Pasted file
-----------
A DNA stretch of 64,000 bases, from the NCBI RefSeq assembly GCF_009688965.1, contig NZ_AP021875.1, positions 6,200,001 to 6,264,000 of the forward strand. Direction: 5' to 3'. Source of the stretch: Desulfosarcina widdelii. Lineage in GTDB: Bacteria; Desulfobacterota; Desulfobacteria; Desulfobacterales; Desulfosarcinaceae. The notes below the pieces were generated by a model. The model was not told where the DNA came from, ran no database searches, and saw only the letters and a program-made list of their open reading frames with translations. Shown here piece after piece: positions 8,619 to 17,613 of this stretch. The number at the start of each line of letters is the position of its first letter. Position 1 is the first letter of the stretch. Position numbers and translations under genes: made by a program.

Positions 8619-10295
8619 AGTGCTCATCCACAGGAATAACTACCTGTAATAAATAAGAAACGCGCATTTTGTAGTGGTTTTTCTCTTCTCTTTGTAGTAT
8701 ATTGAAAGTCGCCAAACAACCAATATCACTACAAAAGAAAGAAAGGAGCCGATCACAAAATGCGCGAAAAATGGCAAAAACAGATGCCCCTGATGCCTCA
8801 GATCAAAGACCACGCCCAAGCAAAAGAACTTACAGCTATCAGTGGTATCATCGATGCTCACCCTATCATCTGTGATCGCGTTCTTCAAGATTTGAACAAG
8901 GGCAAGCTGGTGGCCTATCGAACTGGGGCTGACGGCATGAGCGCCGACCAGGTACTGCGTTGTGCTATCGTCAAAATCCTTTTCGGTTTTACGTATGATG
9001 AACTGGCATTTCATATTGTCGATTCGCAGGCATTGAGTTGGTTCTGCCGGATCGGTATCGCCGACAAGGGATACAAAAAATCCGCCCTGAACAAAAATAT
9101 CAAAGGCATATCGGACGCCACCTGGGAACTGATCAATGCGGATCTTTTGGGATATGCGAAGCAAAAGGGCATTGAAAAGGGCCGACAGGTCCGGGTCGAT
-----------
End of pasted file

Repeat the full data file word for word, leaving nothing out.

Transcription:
A DNA stretch of 64,000 bases, from the NCBI RefSeq assembly GCF_009688965.1, contig NZ_AP021875.1, positions 6,200,001 to 6,264,000 of the forward strand. Direction: 5' to 3'. Source of the stretch: Desulfosarcina widdelii. Lineage in GTDB: Bacteria; Desulfobacterota; Desulfobacteria; Desulfobacterales; Desulfosarcinaceae. The notes below the pieces were generated by a model. The model was not told where the DNA came from, ran no database searches, and saw only the letters and a program-made list of their open reading frames with translations. Shown here piece after piece: positions 8,619 to 17,613 of this stretch. The number at the start of each line of letters is the position of its first letter. Position 1 is the first letter of the stretch. Position numbers and translations under genes: made by a program.

Positions 8619-10295
8619 AGTGCTCATCCACAGGAATAACTACCTGTAATAAATAAGAAACGCGCATTTTGTAGTGGTTTTTCTCTTCTCTTTGTAGTAT
8701 ATTGAAAGTCGCCAAACAACCAATATCACTACAAAAGAAAGAAAGGAGCCGATCACAAAATGCGCGAAAAATGGCAAAAACAGATGCCCCTGATGCCTCA
8801 GATCAAAGACCACGCCCAAGCAAAAGAACTTACAGCTATCAGTGGTATCATCGATGCTCACCCTATCATCTGTGATCGCGTTCTTCAAGATTTGAACAAG
8901 GGCAAGCTGGTGGCCTATCGAACTGGGGCTGACGGCATGAGCGCCGACCAGGTACTGCGTTGTGCTATCGTCAAAATCCTTTTCGGTTTTACGTATGATG
9001 AACTGGCATTTCATATTGTCGATTCGCAGGCATTGAGTTGGTTCTGCCGGATCGGTATCGCCGACAAGGGATACAAAAAATCCGCCCTGAACAAAAATAT
9101 CAAAGGCATATCGGACGCCACCTGGGAACTGATCAATGCGGATCTTTTGGGATATGCGAAGCAAAAGGGCATTGAAAAGGGCCGACAGGTCCGGGTCGAT